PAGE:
Phone: 727-397-5571

Laws to Consider When Creating a Homeowners’ or Community Association

FL_subdivisionResidential communities are common sites of financial disputes among members and homeowners. In order to bring down the costs and instances of litigation, the state of Florida created statutes specifically governing the procedures and requirements of homeowners’ associations and the people who operate them.

If the association is formed and maintained correctly, these laws should protect the rights of association members without hindering them from
performing their functions.

Legal Requirements for Forming a Homeowners’ Association in Florida

If you're in the process of creating a community association for your property in Florida, you should be familiar with the requirements of the association and its individual members. An association not compliant with these statutes won't have the benefit of legal protection in disputes, and may be dissolved or even bankrupted if a homeowner files a lawsuit against it.

Florida community and homeowners’ associations are legally required to do the following:

  • Be officially recognized as a corporation. Any association formed after October 1, 1995 must be incorporated according to Florida law, with the initial governing documents filed in the official records of the county in which the community is located. Once formed, an association may operate in more than one community.
  • Assume powers and duties. Once control of the property is handed over from a developer to the association, the association is responsible for all actions regarding common interest to the members, such as common areas, roofs or structural components of buildings, electrical and plumbing elements, and actions involving eminent domain claims or condemnation.
  • Comply with board meeting requirements. Board of directors’ meetings may occur whenever there is a quorum of the board gathered to conduct association business. Meetings must be open to all members and held at a location accessible to all members. Notices for upcoming meetings must be posted in a conspicuous place in the community at least 48 hours before the scheduled time, or mailed to each member at least seven days prior to the meeting. If an assessment is to be levied at a board meeting, there must be prior notice that the meeting may include assessments and the nature of the assessments.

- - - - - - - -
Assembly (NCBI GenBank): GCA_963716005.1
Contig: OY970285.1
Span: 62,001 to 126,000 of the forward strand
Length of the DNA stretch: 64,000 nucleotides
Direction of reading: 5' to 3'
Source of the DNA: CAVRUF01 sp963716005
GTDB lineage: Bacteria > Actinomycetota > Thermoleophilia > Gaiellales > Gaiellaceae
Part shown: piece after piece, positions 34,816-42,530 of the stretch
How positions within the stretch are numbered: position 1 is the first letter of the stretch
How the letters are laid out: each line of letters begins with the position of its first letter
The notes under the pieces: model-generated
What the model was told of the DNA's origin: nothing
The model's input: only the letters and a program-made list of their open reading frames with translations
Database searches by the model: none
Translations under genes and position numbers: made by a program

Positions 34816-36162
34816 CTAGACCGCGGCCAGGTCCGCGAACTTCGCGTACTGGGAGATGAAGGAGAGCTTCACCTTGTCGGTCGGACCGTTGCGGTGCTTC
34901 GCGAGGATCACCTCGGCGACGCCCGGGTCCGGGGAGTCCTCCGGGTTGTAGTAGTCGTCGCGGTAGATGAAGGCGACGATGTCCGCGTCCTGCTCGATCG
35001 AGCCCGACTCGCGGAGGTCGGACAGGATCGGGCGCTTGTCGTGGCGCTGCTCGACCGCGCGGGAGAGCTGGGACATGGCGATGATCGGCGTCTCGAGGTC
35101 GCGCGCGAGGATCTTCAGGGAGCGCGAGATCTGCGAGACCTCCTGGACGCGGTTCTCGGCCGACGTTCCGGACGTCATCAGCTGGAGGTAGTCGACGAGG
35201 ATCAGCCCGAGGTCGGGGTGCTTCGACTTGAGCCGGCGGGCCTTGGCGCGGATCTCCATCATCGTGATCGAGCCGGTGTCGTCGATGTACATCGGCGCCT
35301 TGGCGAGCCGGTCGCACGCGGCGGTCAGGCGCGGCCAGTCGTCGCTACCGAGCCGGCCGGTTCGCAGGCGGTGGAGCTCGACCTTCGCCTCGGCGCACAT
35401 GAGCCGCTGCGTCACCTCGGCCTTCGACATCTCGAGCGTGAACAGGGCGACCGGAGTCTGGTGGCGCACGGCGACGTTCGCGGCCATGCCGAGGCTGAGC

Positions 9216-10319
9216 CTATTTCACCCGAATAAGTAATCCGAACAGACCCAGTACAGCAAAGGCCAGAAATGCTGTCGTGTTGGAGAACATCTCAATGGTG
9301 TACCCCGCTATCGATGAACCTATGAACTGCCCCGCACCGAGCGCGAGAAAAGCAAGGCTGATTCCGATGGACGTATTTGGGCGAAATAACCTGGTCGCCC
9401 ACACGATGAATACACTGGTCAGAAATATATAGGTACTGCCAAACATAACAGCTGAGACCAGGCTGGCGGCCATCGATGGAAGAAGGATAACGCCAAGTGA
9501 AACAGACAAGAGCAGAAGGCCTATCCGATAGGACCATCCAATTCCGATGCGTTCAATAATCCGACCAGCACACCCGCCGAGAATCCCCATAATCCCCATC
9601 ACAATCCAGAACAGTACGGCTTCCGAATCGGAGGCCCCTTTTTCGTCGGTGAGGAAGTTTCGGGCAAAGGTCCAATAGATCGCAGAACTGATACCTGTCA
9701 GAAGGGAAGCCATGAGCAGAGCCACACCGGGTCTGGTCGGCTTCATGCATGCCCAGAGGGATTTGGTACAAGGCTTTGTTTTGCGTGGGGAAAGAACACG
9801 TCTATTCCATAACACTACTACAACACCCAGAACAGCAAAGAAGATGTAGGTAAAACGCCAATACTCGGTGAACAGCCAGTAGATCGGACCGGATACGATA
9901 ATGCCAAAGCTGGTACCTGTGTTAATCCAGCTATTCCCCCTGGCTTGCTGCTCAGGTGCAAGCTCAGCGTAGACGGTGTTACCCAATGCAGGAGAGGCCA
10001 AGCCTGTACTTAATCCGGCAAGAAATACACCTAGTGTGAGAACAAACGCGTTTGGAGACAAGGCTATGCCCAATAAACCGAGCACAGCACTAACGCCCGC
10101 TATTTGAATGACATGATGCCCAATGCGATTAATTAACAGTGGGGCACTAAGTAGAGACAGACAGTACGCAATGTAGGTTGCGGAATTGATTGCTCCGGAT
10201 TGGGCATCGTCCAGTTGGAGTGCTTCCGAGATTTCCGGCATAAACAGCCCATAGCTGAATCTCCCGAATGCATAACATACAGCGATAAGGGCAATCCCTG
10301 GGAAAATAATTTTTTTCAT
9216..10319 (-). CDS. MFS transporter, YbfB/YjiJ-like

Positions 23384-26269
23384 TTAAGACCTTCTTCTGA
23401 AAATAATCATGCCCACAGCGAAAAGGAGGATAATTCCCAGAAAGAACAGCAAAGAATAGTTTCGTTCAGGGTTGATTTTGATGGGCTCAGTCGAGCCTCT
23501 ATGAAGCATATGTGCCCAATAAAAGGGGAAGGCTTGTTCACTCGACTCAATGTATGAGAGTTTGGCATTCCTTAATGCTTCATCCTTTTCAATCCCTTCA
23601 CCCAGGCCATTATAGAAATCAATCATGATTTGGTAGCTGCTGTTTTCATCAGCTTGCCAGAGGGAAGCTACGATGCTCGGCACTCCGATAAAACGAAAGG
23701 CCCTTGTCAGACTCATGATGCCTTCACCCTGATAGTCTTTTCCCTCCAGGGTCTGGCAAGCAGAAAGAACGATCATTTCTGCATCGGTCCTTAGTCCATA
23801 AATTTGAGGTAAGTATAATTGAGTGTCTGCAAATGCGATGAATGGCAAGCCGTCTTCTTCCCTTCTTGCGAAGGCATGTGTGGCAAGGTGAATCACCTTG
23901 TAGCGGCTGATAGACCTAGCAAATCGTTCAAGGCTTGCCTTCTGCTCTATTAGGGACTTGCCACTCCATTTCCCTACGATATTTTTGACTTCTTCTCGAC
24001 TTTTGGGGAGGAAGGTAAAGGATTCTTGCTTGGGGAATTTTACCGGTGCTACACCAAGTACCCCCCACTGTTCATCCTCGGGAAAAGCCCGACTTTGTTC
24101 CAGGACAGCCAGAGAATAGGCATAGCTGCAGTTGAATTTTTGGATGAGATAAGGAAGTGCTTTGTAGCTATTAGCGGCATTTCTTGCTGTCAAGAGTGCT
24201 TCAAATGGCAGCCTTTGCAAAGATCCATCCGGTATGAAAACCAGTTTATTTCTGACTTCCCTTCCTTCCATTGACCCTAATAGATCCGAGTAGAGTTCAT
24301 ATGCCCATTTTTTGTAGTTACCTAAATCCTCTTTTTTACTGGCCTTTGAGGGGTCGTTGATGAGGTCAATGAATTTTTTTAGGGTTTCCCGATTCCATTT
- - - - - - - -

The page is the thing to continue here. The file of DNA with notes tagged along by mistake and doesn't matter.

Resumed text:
• Follow the rules regarding assessments. The law recognizes that officers and directors of an association have a fiduciary relationship to its members. The association has a right to collect money from members in the form of assessments or amenity fees only as authorized in the governing documents. If these fees aren't paid by the owner of a parcel within the community, the association has a lien against the parcel.
  • Maintain accurate and up-to-date records. The association is required to maintain its official records at an accessible in-state location for at least seven years. Official records include
  • Copies of community bylaws and amendments
  • Articles of incorporation
  • Insurance policies
  • Listing of properties under the association’s control
  • Contracts
  • Financial and accounting records of the association
  • Receipts and expenses
  • Tax returns
  • Member accounts
  • A current roster of all members
  • Minutes of all meetings of the board of directors
  • Submit annual budgets and reports. Within 90 days after the end of the fiscal year, the association must prepare an annual budget outlining annual operating expenses and estimated revenues for the new year, as well as the estimated surplus or deficit at the end of the current fiscal year.
  • Perform pre-litigation voting. Before an association can begin legal proceedings against any party in the name of the association over a dispute in excess of $100,000, the association is required to have approval of the action in a majority vote at a membership meeting at which a quorum is established.

If you belong to a homeowners' or community association and have questions about contracts, association by-laws, or compliance issues, please give us a call today. Our attorneys have over 30 years of experience representing homeowners and their associations through all aspect of their business operations.

Simply fill out the quick contact form on this page to set up a consultation.

 

Live Chat